‘Unfortunately, when we teach morality, when we study the history of morals, we always analyze the Groundwork of the Metaphysics of Morals and do not read [Colquhoun], this character who is fundamental for our morality. The inventor of the English police, this Glasgow merchant … settles in London where, in 1792, shipping companies ask him to solve the problem of the superintendence of the docks and the protection of bourgeois wealth. [This is a] basic problem …; to understand a society’s system of morality we have to ask the question: Where is the wealth? The history of morality should be organized entirely by this question of the location and movement of wealth.’
These thirteen lectures on the ‘punitive society,’ delivered at the Collège de France in the first three months of 1973, examine the way in which the relations between justice and truth that govern modern penal law were forged, and question what links them to the emergence of a new punitive regime that still dominates contemporary society.
Presumed to be preparation for Discipline and Punish, published in 1975, in fact the lectures unfold quite differently, going beyond the carceral system and encompassing the whole of capitalist society, at the heart of which is the invention of a particular management of the multiplicity of interweaving illegalisms.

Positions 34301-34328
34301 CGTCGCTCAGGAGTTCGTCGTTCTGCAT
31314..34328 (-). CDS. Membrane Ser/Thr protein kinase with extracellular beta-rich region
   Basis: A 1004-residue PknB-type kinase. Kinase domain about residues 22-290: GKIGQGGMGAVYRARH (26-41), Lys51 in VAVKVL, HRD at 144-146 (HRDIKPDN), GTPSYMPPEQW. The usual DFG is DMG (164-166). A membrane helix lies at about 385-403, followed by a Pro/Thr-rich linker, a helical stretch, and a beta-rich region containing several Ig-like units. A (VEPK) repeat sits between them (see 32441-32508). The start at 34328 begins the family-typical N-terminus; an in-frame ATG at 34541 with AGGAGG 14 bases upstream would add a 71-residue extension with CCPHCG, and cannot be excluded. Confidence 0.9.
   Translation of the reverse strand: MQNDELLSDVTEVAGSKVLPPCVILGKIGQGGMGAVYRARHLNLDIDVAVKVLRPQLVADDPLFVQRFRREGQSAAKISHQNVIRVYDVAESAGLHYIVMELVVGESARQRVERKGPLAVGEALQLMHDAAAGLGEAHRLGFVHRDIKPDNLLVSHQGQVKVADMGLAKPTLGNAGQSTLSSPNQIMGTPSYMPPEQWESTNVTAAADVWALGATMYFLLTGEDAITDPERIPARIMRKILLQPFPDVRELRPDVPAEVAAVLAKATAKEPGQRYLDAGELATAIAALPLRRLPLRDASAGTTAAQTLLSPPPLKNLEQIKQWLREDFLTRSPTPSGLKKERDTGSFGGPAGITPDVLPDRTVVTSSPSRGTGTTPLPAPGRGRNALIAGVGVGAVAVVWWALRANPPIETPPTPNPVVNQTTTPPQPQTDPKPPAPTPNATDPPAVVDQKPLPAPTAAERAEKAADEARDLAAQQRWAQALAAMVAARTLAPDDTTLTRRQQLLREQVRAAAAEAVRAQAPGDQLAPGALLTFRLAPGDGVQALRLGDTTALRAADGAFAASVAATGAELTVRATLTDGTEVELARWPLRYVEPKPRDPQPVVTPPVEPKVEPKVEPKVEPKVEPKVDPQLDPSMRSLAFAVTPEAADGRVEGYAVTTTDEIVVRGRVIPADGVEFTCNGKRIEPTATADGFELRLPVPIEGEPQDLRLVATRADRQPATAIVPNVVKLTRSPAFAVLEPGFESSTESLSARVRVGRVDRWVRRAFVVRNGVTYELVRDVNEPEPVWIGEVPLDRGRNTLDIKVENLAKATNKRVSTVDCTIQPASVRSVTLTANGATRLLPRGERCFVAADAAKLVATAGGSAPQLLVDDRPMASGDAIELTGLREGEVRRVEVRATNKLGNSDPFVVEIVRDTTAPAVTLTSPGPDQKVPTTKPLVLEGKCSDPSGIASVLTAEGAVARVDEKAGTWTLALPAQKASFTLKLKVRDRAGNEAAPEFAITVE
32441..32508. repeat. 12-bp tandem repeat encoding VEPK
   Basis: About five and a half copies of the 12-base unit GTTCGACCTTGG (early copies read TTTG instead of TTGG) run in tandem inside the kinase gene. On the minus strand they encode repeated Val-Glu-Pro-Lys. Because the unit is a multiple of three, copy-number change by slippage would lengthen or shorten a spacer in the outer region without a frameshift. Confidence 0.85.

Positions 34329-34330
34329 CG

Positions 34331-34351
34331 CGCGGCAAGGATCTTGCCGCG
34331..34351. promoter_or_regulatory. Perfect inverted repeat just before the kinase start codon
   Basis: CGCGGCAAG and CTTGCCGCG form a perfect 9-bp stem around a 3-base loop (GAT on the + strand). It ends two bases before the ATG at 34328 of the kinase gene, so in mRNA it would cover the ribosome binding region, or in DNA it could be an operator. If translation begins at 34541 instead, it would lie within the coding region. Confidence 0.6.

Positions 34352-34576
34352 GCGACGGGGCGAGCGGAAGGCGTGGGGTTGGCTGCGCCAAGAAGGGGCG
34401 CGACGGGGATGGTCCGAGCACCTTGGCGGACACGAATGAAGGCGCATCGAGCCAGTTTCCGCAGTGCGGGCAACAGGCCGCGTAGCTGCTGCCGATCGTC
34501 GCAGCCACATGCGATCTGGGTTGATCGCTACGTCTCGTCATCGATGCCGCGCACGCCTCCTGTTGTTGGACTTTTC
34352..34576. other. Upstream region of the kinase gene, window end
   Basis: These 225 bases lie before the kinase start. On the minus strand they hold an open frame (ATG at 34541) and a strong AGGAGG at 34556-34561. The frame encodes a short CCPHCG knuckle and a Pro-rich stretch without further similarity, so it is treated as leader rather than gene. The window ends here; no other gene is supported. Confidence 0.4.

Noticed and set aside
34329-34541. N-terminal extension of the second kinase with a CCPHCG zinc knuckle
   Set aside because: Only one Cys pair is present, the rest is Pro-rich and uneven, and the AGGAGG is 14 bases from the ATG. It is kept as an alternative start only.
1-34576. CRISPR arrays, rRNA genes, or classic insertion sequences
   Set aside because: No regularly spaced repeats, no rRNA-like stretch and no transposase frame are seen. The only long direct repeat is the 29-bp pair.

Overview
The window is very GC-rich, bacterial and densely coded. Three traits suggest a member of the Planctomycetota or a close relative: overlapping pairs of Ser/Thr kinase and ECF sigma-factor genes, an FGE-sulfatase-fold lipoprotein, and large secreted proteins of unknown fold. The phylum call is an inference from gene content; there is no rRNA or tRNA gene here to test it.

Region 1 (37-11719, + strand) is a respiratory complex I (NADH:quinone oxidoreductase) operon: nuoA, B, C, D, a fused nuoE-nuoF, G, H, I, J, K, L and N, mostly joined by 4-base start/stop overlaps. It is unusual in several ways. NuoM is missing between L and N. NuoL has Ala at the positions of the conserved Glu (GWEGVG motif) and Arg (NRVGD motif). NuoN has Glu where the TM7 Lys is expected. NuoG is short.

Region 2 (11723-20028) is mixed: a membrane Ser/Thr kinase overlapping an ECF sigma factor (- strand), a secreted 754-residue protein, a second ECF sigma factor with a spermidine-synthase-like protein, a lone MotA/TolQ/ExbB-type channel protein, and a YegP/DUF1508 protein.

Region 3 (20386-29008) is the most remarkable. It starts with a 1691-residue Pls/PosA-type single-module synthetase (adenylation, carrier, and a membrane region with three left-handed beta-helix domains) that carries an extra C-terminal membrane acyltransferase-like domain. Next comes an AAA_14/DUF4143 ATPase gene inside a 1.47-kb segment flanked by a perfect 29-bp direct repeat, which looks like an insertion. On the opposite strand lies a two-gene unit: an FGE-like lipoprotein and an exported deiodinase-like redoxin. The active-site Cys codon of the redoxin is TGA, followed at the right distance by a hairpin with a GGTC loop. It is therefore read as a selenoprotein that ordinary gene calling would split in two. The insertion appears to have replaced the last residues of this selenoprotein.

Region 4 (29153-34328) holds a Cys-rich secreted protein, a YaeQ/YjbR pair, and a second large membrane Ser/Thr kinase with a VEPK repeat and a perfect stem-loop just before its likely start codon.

The lectures, which stand as an essay in its own right, bring together hitherto unpublished historical material concerning classical political economy, the Quakers, English ‘Dissenters,’ and their philanthropy – the discourse of those who introduce the penitentiary into the penal – and the moralization of the worker’s time. Through his criticism of Thomas Hobbes, Michel Foucault offers an analysis of civil war that is not the war of all against all, but a ‘general matrix’ that makes it possible to understand the functioning of the penal strategy, the target of which is less the criminal than the social enemy within. The Punitive Society is one of the great texts recounting the history of capitalism. Our human sciences prove to be, in the Nietzschean sense, ‘moral sciences.’
Michel Foucault, acknowledged as the pre-eminent philosopher of France in the 1970s and 1980s, continues to have enormous impact throughout the world in many disciplines.
Arnold I. Davidson, Series Editor, is the Robert O. Anderson Distinguished Service Professor at the University of Chicago, USA, and Professor of the Philosophy of Cultures at the Università Ca’Foscari, Venice, Italy. He is co-editor of the volume Michel Foucault: Philosophie.
Graham Burchell is a translator. As well as translating Foucault’s lectures at the Collège de France he has written essays on Foucault’s work and was an editor of and contributor to the influential volume The Foucault Effect: Studies in Governmentality.